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Lateral ankle ligament injury

Fast access to treatment for a lateral ankle ligament injury

A lateral ankle ligament injury is an injury to the lateral (outside) ligaments of your ankle. It is also known as an inversion or supination sprain.

Ligaments are strong, fibrous bands of tissue that connect bone to bone and support and stabilise your joints.

The three lateral ligaments of your ankle are the anterior talofibular ligament (ATFL), the calcaneofibular ligament (CFL), and the posterior talofibular ligament (PTFL).

These ligaments may be stretched, twisted, or damaged during activities such as sports resulting in an injury called a sprain. A sprain may be mild, moderate, or severe.

Mild sprains

These involve bruising, swelling, and limited stability in your ankle.

Moderate sprains

These occur when there is partial tearing of your ligament, causing moderate pain, swelling, bruising and slight joint instability.

Severe strains

These result in a complete tearing of your ligament, as well as severe tenderness, bruising, swelling, and joint instability.

When your lateral ligaments are injured, your ankle joint may become unstable, leading to further sprains and chronic (long-term) pain.

Lateral ankle ligament injuries are one of the most common sports injuries and over half lead to chronic pain and joint instability.

Call us on 0141 300 5009 or book online today to arrange a consultation to discuss private lateral ankle ligament injury treatment with a consultant of your choice at Circle Health Group.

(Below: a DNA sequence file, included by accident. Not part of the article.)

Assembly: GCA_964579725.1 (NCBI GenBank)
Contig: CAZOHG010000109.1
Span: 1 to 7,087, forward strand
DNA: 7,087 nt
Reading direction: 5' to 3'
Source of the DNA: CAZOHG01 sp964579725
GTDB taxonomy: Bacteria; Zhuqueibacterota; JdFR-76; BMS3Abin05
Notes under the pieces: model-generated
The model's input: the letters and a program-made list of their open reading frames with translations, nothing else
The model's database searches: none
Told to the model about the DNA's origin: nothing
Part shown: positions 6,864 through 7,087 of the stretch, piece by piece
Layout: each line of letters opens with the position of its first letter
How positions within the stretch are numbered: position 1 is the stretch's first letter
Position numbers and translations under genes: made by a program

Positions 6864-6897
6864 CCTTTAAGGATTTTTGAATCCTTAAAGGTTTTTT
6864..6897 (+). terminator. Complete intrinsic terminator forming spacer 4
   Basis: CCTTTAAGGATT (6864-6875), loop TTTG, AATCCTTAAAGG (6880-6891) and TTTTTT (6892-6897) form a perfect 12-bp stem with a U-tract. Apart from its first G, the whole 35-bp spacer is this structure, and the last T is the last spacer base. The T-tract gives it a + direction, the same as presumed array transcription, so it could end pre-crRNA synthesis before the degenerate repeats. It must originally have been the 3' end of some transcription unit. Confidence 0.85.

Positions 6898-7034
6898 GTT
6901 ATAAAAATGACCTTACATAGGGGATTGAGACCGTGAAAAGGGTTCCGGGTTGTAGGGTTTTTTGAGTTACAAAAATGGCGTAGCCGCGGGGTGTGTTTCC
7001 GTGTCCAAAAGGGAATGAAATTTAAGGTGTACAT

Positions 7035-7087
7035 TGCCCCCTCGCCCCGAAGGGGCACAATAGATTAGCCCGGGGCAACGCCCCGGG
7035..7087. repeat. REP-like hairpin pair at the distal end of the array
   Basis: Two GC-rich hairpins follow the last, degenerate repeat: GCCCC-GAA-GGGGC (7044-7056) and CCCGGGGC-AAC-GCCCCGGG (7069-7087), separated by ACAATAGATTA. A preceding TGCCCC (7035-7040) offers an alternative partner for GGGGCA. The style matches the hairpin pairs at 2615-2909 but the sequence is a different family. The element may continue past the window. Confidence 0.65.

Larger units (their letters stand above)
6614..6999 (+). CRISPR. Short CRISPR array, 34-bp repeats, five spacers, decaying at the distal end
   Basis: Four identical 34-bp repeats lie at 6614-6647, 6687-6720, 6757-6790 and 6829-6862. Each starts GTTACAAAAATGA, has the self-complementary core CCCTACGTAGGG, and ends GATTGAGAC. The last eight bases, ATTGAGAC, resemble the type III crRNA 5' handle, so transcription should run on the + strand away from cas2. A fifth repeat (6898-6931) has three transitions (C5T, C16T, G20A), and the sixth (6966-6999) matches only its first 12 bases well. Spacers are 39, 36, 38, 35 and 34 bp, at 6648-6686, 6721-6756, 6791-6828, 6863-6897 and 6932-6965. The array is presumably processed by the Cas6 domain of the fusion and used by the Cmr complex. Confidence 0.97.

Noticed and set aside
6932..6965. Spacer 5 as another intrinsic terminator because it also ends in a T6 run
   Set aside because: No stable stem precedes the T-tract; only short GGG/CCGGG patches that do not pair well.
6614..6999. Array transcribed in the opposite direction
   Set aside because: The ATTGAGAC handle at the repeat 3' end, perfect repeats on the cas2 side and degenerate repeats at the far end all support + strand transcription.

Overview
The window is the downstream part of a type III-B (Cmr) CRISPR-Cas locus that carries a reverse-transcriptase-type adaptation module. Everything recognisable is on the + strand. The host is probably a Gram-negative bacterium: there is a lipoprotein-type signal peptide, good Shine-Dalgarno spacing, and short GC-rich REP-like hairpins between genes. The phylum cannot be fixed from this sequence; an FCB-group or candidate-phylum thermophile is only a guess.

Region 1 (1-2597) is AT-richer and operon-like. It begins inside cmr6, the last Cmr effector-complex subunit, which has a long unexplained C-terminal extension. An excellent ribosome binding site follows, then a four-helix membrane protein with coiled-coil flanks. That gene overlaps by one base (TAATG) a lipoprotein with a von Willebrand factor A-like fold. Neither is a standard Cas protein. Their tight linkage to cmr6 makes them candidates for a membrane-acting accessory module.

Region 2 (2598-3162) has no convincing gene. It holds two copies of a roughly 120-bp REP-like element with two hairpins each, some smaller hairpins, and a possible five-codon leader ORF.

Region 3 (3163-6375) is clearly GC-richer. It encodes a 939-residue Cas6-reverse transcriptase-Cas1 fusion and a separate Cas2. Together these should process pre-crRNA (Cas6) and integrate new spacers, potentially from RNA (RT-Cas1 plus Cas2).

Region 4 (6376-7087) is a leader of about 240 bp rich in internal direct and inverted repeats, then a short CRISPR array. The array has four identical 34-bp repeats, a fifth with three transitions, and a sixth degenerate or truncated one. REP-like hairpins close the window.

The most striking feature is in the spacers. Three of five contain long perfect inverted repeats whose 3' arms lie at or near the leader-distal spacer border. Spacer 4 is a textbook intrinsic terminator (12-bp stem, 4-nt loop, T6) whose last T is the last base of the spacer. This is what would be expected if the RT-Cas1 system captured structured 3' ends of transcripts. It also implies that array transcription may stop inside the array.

This page explains what chronic lateral ankle ligament injury is, what the symptoms are, and the treatments available at Circle Health Group.

Symptoms of lateral ankle ligament injury normally occur in three stages:

At the time of the injury you may experience:

  • A popping or cracking sound
  • Severe pain
  • Rapid swelling in the first twenty-four hours
  • Bruising may develop over the following days

A few weeks after the initial injury you may have:

  • Mild pain and swelling
  • Ankle stiffness especially after periods of rest

Long-term symptoms may include:

  • A cracking noise when walking
  • Your ankle may 'give way' and roll inwards
  • Pain and tenderness in your ankle, especially when walking or weight bearing

Chronic lateral ankle ligament injuries may have similar symptoms to other ankle conditions such as:

Ankle osteoarthritis

A common condition where joint cartilage wears down over time resulting in pain and swelling in your joint.

In chronic lateral ankle ligament injury, pain is usually felt around the outside of your ankle, whereas osteoarthritis pain normally occurs across a wider area, including the top of your foot and the outside and inside of the ankle.

Osteoarthritis symptoms typically develop gradually, while chronic lateral ankle injury symptoms occur soon after injury.

Chronic lateral ankle injury tends to affect younger, active people whereas osteoarthritis is more common in people over fifty.

Sinus tarsi syndrome